ALFIE ATKINS AT THE MUSEUM
21.6. – 17.9.2023
This summer, Nivaagaards Malerisamling presents, for the first time in Denmark, an exhibition featuring Alfie Atkins and his creator, author and illustrator Gunilla Bergström’s original artworks for 9 out of the total of 26 books she created about the little pensive boy with a big imagination.
The exhibition showcases illustrations and collages that unfold the everyday life of Alfie Atkins, which tends to become quite magical when shared with his kind father Bertil, his invisible friend Malcolm, Aunt Fifi, sweet Grandma and his best friends Milla and Victor. Throughout the exhibition, connections are made to the life story of Gunilla Bergström.
Children can embark on a small homemade helicopter – just like the one in the book ‘Very Tricky, Alfie Atkins’ – or visit the drawing and collage workshop, where they can try their hand at creating visual narratives and their own figures using Gunilla Bergström’s technique . During the summer vacation from June 26 to August 6, the workshop will be open every day (except mondays) from 12:00-15:00, including a creative guide who can teach children as well as adults how to make collages and use different drawing techniques.
A childhood friend for young and old
With vibrant colors, striking contours and thought-provoking dialogues, Gunilla Bergström (1942 – 2021) sought to draw and write about life itself. She became best known as the creator of Alfie Atkins.
The Alfie books were published over a period of 40 years from 1972 to 2012, and many people today carry Alfie with them as a beloved childhood friend. In Alfons Atkins’ visual world, everyday stories are opened up to children without leaving out the adults. One can be big and small at the same time in this world of images that amuse, concern and touch the heart, and where Alfie shows how to navigate difficulties and find solutions.
“It is very important for children’s books not to always tell everything. You must be allowed to have secrets, and there must be something to ponder. (…) There is so much honest children’s literature overloaded with facts about the world we live in. And facts are great, don’t get me wrong, but it is even more important to imagine and fantasize. After all, that is why we read, to experience something extra.”
Gunilla Bergström, 2017
Gunilla Bergström used collage as her primary narrative element, long before digital technology became widespread within illustration. She used blank paper, wallpaper samples and pieces of fabric to create her images, combining this collage with cartoon images, and often drawing thick black lines around her figures.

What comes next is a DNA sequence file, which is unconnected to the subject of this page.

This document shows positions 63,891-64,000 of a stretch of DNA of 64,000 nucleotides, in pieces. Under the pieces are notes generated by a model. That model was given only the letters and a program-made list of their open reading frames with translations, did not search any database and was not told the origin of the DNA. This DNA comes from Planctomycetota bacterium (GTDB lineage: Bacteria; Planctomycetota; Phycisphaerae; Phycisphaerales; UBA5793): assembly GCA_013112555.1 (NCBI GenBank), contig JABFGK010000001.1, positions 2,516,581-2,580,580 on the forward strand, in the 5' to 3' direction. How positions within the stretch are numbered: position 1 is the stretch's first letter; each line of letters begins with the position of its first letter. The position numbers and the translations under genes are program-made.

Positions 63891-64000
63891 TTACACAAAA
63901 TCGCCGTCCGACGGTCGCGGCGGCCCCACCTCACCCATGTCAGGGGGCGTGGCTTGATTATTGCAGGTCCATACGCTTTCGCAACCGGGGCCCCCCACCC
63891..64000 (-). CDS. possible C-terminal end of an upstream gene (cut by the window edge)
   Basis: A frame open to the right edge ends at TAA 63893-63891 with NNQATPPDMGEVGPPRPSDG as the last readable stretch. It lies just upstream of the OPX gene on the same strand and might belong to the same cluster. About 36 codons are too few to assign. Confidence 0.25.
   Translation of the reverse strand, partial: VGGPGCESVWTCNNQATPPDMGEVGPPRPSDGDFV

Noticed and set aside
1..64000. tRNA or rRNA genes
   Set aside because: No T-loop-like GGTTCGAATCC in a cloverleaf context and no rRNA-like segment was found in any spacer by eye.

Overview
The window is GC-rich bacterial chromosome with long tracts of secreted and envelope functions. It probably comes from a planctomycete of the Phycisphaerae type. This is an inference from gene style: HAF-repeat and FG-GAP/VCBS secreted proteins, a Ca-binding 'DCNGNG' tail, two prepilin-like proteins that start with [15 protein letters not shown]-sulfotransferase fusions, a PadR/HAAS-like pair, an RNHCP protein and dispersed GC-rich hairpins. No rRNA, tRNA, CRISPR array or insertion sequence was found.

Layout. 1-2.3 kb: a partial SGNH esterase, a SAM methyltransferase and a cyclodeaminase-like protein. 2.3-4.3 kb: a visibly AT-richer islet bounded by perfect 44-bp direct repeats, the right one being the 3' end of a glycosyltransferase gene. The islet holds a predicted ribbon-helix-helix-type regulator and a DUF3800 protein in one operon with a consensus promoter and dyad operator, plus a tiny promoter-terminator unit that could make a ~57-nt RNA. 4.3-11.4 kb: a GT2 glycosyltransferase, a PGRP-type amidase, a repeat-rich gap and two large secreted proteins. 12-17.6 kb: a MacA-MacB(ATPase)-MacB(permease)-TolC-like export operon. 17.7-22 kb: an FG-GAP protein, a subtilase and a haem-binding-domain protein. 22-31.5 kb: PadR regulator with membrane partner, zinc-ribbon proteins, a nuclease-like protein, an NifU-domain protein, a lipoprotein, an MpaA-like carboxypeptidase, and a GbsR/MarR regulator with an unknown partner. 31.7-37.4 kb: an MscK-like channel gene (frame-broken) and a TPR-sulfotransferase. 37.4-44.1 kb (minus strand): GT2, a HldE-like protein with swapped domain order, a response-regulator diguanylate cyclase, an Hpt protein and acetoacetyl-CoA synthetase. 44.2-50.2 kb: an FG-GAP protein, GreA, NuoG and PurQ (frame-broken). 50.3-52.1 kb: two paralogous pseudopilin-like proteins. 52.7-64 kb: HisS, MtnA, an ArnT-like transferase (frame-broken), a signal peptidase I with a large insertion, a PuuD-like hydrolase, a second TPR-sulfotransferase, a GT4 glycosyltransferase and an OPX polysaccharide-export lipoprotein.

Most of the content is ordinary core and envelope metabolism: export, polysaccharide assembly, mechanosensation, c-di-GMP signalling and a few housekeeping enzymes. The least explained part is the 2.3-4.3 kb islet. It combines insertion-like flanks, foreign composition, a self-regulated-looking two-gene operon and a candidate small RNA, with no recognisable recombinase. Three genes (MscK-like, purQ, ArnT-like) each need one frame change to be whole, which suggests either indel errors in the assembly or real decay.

The first book in the series –Good Night, Alfie Atkins – was written by Gunilla Bergström in 1972: It’s late, and it’s dark outside, but Alfie doesn’t want to sleep. Dad is so kind, fetching everything Alfie asks for. But in the end, Dad becomes so tired that he falls asleep on the living room floor. Alfons puts a blanket over him and decides not to call anymore. After all, a sleeping father can’t come to his aid. And if no one comes when you call, you might as well not do it, Alfie thinks to himself.
Alfie Atkins lives with his father in an apartment in a suburban concrete building, where he experiences and takes on life’s struggles with creative and philosophical thoughts, silly and secret games – and helping hands from family and friends.
He is an ordinary boy who can be happy, curious and mischievous, but also afraid of the dark, angry and envious. He is whimsical and full of imagination, with many questions about life: Who is Alfie Atkins? And what is war and violence? These are some of the questions he explores.
When Gunilla Bergström started a new Alfie book, she would always choose a theme that she herself was interested in. This is why Alfie’s age changes throughout the series – in some books he’s four years old, and in others he can be up to seven years old.
Gunilla Bergström was born in Gothenburg in 1942 and passed away at the age of 79 in Stockholm, where she lived most of her life. She was a trained journalist and worked for several years at the Swedish newspapers Dagens Nyheter and Aftonbladet, before becoming a full-time children’s book author and illustrator in 1975.
She made her debut as an author in 1971 with the book Mias far flytter, after which the series of Alfie books began to be published. In the 1970s, she also wrote the books about Bill & Bolla, inspired by her own children, her son Pål and daughter Boel, who has a cognitive impairment.
The 26 books in the Alfie series make up the majority of Gunilla Bergström’s work and are popular in many parts of the world, having been translated into 40 languages and printed in more than 10 million copies. Among Alfie’s many names are the Swedish Alfons Åberg, the Brazilian Alho Åberg and the French Alphonse Aubert. Alfie has also lent his name to the Swedish cultural award Alfons-Bokalen and Alfons Åbergs Kulturhus (the Alfie Atkins Cultural Centre) in Gothenburg. Over the years, the books have been adapted into films and TV series, and numerous picture books and thematic books have been created about the little boy.
Gunilla Bergström was honored with a wide range of awards, scholarships and accolades throughout her career, including the Astrid Lindgren Memorial Award, the Swedish Academy’s Schullströmska Award for children’s and youth literature, the Swedish Authors’ Fund’s Cultural Award, the Emil Award and the Swedish Government’s gold medal, Illis Quorum.
Gunilla Bergström’s original illustrations and collages for the exhibition ‘Alfie Atkins at the Museum’ have been kindly lent by the Nordic Watercolour Museum.